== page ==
The Portsmouth Historical Society Museum hosted a remembrance ceremony of the tragic event.
On Sunday, October 23, 1983, at about 6:20 a.m., a yellow Mercedes stake-bed truck crashed into the lobby of the barracks of the 1st Battalion 8th Marines before the driver detonated a suicide bomb.
The bomb was the equivalent of about 12,000 pounds of T.N.T. and was the largest non-nuclear blast since World War II. A second bomb was detonated by another suicide bomber a few minutes later at a site a couple of miles away.
A total of 299 U.S. and French military personnel and six civilians were killed in the attacks. Nine of the U.S. Marines killed were from Rhode Island. They were as follows:
Cpl. Rick R. Crudale, 21, of West Warwick
Sgt. Timothy Giblin, 20, of Providence
Cpl. Edward S. Iacovino Jr., 20, of Warwick
PFC Thomas Julian, 21, of Portsmouth
Cpl. David C. Massa, 21, of Warren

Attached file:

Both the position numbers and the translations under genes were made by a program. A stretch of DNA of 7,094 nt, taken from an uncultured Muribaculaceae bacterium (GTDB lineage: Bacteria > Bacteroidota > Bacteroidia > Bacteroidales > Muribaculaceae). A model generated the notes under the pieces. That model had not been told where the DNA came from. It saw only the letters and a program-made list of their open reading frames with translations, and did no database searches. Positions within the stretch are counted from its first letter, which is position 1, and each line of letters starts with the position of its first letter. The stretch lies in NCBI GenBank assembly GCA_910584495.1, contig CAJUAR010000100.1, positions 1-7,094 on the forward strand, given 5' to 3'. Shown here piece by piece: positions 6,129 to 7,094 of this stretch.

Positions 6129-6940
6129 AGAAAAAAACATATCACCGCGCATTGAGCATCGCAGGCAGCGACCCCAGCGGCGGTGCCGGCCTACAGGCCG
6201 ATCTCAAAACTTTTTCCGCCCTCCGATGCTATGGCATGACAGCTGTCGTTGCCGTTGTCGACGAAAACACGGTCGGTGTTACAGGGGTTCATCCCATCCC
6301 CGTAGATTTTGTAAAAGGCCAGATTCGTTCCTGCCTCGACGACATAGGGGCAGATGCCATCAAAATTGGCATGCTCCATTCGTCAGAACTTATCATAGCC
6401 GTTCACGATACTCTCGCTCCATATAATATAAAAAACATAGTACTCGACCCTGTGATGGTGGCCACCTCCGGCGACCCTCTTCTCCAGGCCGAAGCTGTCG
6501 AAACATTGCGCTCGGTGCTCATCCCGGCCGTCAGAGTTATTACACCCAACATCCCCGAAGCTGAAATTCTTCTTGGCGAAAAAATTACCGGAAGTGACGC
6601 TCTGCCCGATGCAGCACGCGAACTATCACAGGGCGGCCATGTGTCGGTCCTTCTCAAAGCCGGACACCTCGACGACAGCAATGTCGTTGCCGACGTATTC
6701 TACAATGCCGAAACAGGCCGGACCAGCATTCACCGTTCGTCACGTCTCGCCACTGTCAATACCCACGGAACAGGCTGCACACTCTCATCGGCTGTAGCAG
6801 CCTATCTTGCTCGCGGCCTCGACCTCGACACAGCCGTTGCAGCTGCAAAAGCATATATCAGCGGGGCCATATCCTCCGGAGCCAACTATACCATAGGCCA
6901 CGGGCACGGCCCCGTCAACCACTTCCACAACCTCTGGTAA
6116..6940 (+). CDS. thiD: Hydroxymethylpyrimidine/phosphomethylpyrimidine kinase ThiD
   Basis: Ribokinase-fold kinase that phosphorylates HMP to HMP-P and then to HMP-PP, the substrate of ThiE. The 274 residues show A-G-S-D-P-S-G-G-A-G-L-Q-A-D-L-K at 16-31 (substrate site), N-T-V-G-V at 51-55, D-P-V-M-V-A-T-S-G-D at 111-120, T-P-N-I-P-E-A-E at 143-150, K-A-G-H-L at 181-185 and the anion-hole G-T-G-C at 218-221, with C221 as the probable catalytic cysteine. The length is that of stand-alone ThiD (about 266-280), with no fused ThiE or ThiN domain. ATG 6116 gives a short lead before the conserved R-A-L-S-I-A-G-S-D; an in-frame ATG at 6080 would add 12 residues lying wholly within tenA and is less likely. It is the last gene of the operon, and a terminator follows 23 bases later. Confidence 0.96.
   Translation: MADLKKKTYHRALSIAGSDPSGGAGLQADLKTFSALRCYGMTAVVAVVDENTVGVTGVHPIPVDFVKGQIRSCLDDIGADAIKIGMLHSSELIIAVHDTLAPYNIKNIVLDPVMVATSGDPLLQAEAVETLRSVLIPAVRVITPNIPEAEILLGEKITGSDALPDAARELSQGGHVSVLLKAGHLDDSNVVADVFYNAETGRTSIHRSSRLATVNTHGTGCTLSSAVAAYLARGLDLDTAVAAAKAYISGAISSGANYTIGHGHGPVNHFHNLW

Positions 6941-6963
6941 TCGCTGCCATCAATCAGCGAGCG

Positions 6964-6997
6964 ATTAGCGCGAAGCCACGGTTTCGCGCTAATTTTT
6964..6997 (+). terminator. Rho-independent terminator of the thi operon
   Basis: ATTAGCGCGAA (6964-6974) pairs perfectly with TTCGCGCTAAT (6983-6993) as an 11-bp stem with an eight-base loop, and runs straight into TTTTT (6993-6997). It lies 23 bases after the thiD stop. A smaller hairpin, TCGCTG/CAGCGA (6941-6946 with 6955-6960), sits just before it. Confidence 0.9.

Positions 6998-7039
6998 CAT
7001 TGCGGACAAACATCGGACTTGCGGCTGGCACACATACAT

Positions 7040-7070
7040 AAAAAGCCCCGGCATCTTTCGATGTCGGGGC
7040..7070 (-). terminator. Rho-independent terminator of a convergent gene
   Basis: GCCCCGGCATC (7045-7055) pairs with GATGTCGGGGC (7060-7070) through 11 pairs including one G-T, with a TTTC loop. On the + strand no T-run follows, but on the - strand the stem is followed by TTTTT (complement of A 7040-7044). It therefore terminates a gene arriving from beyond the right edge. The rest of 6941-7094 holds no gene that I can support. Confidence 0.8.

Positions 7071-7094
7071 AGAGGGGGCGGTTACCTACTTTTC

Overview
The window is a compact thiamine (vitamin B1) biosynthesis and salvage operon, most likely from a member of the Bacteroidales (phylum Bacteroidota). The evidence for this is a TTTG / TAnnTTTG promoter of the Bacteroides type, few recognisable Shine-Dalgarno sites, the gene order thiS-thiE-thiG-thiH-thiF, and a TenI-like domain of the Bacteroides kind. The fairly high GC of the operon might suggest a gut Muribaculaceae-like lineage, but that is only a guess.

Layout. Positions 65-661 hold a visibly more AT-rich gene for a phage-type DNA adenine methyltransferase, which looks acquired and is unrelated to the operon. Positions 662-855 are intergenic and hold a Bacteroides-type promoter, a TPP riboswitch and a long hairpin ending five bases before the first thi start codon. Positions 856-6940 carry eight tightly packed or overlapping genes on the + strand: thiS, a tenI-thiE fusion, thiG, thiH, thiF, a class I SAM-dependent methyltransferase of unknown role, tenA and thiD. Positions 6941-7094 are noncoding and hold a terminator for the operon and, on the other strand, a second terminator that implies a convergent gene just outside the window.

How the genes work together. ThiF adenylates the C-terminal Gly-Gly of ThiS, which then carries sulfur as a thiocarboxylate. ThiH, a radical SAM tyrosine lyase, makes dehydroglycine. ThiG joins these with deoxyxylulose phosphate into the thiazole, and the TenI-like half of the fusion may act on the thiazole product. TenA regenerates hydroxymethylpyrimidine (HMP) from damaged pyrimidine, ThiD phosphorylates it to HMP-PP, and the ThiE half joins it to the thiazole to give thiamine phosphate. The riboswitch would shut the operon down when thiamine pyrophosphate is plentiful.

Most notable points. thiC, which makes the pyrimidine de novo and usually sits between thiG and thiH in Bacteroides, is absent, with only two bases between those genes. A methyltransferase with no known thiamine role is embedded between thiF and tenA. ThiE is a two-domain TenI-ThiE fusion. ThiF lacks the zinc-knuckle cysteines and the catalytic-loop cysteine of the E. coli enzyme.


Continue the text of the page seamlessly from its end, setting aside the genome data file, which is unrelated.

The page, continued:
Cpl. Thomas A. Shipp, 28, of Woonsocket
Lance Cpl. James F. Silvia, 20, of Middletown
Cpl. Edward Soares Jr., 21, of Tiverton
Cpl. Stephen E. Spencer, 23, of Portsmouth
Lance Cpl. Silvia, of Middletown, and Cpl. Spencer, of Portsmouth, were brothers-in-law. PFC Julian was a 1979 graduate of Portsmouth High School. During the summers, he cut the grass for the Portsmouth Historical Society.
Duty called these Marines, and they responded and gave their last full measure. They are forever part of a brotherhood that doesn’t feel self-pity but is willing to serve as our nation’s guardians.
A memorial to the nine U.S. Marines from Rhode Island who were killed in the attack is located on the grounds of the Society. Shirley Zdanuck placed it in 1984. A service is held each year at the memorial on the anniversary of the bombings.